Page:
Regional Economic Communities in Africa as a Conflict Mitigation Mechanism: The Case of the Economic Community of West African States
Date of Submission
Doctor of Philosophy in International Conflict Management (Ph.D. INCM)
Sherrill W. Hayes, Ph.D.
Brandon D. Lundy, Ph.D.
Nurudeen Akinyemi, Ph.D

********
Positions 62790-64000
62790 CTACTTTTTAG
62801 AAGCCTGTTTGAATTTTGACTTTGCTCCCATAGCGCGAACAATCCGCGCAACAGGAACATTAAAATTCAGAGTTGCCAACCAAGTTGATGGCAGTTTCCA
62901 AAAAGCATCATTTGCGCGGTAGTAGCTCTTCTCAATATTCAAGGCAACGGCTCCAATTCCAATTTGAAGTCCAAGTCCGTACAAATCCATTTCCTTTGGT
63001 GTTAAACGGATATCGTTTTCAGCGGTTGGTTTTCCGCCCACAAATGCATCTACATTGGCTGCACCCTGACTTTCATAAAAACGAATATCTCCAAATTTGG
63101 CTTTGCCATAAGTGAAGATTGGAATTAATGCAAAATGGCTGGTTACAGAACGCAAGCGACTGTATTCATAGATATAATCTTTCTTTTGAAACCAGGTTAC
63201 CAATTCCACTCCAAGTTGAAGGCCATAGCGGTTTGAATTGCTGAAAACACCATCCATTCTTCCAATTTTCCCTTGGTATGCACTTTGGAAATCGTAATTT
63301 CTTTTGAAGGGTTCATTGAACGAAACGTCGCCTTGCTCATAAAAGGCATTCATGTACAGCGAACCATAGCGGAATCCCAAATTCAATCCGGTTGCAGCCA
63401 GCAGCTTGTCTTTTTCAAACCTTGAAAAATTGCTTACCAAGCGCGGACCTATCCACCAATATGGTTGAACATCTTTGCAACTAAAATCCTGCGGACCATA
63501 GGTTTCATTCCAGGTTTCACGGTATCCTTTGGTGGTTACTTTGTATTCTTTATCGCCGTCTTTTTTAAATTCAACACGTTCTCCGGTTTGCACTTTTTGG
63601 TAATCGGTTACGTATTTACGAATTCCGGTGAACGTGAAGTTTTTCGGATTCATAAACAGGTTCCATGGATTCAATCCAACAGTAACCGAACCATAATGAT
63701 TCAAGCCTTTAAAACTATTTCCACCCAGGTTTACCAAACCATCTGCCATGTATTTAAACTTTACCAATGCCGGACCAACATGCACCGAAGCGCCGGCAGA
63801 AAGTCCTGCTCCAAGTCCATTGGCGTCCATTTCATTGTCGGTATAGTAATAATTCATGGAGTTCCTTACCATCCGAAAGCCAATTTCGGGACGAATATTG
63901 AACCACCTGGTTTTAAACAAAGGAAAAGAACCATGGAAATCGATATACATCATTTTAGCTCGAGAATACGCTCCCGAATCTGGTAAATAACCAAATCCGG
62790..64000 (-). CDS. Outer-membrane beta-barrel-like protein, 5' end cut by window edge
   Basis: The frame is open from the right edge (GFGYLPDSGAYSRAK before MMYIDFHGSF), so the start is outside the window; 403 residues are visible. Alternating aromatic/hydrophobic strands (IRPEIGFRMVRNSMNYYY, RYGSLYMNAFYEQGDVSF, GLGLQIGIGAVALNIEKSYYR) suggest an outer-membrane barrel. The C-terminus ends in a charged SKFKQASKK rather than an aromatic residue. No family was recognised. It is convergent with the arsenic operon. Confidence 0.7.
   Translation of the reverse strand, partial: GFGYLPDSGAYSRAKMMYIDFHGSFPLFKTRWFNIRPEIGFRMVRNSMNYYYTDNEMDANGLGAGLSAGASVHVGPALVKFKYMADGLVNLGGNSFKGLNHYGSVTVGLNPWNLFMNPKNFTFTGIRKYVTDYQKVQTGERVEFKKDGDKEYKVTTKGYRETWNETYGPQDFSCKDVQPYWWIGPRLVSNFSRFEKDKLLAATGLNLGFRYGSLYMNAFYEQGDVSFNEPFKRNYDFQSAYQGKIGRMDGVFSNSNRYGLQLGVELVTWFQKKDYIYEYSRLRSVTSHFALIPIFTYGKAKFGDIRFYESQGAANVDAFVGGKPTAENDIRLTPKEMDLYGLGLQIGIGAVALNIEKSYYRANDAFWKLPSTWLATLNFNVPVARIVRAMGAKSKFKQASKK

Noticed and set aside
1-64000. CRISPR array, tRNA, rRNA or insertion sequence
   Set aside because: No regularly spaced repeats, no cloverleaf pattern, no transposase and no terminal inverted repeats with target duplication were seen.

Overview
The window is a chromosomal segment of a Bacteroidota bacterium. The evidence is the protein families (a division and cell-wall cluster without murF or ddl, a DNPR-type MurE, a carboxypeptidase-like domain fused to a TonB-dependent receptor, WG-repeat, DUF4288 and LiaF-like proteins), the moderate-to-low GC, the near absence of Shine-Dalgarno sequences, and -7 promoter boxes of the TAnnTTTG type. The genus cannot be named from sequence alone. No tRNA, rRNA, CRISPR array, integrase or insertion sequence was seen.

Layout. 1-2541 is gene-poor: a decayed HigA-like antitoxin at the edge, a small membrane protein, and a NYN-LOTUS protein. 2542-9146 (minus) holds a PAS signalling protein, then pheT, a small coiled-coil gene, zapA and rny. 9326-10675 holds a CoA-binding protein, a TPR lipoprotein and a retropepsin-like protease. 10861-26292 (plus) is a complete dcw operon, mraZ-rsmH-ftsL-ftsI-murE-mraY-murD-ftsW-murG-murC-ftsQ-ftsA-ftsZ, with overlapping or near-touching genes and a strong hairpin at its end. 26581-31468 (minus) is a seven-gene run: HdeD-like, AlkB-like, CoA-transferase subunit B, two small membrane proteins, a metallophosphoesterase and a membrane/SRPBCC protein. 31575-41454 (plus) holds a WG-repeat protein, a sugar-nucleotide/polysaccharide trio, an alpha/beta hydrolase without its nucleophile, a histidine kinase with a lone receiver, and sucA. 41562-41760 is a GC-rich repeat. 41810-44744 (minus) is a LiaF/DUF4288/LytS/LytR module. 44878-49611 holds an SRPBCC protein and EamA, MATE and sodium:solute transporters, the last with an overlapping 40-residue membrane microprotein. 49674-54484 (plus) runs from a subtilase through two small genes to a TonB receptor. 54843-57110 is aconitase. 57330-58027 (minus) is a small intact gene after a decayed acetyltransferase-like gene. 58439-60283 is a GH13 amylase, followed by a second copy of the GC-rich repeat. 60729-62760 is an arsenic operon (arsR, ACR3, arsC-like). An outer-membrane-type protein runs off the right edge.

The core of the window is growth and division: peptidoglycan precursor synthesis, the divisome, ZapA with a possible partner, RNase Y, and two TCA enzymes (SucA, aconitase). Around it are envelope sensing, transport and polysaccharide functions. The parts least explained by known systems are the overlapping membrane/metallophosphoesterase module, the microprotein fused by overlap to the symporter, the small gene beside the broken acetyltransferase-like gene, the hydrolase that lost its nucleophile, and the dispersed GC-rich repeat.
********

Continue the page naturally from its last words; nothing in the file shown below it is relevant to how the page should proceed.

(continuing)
The Economic Community of West African States (ECOWAS) is the regional institution mandated to develop economic and political integration between its 15 member states. ECOWAS expanded its mandate in the 1990s to include conflict prevention and mitigation. The Council of the Wise, a group of respected elders from ECOWAS member states, was created to engage in preventive diplomacy and is a unique institution based on African cultures’ respect for elders as mediators. The research question for this dissertation was: “What is the role of ECOWAS and the Council of the Wise in transforming conflict in West Africa, especially in Mali?” To explore this question, the researcher examined (1): the relationship between climate change, population growth, and conflict across West Africa; (2) the role of culture in the Malian conflict; and (3) perspectives of experts on the Council of the Wise’s role in mitigating the conflict in Mali. The methods included data abstraction from academic and policy documents and semi-structured interviews/focus group discussions with 80 international and regional conflict mitigation experts from academia, military, civil society, and communities, primarily in West Africa. The results of the study revealed a complex set of factors contribute to the conflict in Mali, and while the Council of the Wise is highly regarded as a culturally appropriate method of third-party preventive diplomacy, it suffers from lack of support. The conclusions include recommendations such as: ensuring adequate financing and logistical support, revising the selection criteria for Council members, providing tailored conflict prevention training, and documenting Council activities.
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